Explosion Protection Terminology


In explosion protection of enclosures, Pred and Pes are two terms that often are used interchangeably, but are not the same thing. Pred, or “reduced pressure,” is the maximum pressure developed within an enclosure during a vented deflagration. Pes is the enclosure strength. Pes is defined as 2/3 of the enclosure’s ultimate strength if deformation of the enclosure can be tolerated or 2/3 of the enclosure’s yield strength if deformation cannot be tolerated.

When calculating the required vent area for an enclosure, NFPA standards state that Pred cannot exceed Pes (as defined above). When performing our calculations, we set Pred equal to Pes in order to minimize our vent size, and that leads to confusion of the terms. Also, many enclosure manufacturers will state a “Pred” for the enclosure, when they really should refer to Pes, or an “allowable” Pred. Pes must be provided for explosion protection design.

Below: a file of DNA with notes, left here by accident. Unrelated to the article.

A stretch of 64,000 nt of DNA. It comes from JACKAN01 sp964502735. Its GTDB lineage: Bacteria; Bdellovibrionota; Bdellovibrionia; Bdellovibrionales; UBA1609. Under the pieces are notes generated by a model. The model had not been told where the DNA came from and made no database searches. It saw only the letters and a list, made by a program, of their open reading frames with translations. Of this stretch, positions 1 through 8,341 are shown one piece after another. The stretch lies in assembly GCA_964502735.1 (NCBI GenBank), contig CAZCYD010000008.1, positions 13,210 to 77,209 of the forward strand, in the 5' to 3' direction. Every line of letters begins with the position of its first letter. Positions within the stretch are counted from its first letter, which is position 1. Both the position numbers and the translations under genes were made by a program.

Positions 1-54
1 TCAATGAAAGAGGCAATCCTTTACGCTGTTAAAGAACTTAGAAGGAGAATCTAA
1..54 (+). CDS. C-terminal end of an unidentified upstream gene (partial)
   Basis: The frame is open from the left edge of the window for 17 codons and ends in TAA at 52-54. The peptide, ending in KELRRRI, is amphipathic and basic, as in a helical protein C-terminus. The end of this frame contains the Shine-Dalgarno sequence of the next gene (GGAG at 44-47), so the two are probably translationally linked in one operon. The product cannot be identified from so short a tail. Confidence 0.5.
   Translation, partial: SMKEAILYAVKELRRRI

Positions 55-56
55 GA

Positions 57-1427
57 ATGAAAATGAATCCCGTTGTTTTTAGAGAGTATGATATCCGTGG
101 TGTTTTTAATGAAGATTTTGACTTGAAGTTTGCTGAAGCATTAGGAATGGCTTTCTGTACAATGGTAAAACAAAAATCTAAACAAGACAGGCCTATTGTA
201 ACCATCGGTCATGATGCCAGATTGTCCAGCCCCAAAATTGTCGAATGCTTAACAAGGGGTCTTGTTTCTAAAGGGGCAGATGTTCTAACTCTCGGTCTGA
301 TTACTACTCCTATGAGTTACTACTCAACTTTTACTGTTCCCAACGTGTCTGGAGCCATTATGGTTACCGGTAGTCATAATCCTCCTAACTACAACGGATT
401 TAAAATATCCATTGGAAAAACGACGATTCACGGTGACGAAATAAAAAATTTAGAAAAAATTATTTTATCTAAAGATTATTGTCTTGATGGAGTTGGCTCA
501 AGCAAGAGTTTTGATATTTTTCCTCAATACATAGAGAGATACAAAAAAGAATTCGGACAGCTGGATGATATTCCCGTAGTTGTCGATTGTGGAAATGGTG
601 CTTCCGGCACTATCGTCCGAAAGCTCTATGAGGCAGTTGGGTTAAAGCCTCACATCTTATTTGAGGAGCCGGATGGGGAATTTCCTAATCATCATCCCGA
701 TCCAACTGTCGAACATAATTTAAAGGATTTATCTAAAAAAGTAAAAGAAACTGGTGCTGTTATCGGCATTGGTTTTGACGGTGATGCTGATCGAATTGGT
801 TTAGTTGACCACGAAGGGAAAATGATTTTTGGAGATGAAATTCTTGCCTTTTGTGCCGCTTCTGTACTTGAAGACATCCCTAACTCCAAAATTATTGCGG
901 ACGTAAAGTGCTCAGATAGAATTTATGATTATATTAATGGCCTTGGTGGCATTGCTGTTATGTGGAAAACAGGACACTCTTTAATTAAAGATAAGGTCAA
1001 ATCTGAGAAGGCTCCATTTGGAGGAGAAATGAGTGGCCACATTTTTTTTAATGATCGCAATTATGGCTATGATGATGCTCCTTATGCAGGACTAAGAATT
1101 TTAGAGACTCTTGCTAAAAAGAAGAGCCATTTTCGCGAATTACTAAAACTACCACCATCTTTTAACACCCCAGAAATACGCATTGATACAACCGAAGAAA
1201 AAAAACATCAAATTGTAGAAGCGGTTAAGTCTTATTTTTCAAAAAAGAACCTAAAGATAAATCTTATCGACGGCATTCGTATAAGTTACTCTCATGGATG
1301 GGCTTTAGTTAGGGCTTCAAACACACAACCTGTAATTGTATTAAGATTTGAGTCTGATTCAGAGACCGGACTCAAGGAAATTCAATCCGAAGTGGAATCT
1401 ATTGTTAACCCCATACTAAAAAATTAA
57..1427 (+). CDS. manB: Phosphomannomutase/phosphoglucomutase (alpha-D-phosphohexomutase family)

Pred vs. Pes is illustrated below, with Pstat being the explosion vent’s burst pressure, and Pmax being the max pressure of the burning dust in a vessel as determined by the ASTM E1226 dust test. If we can keep Pred below Pes, the enclosure won’t explode. Please note: During a suppressed deflagration, “Total Suppressed Pressure” replaces Pred in the illustration, but the idea is identical. Keep TSP below Pes and the enclosure won’t explode.


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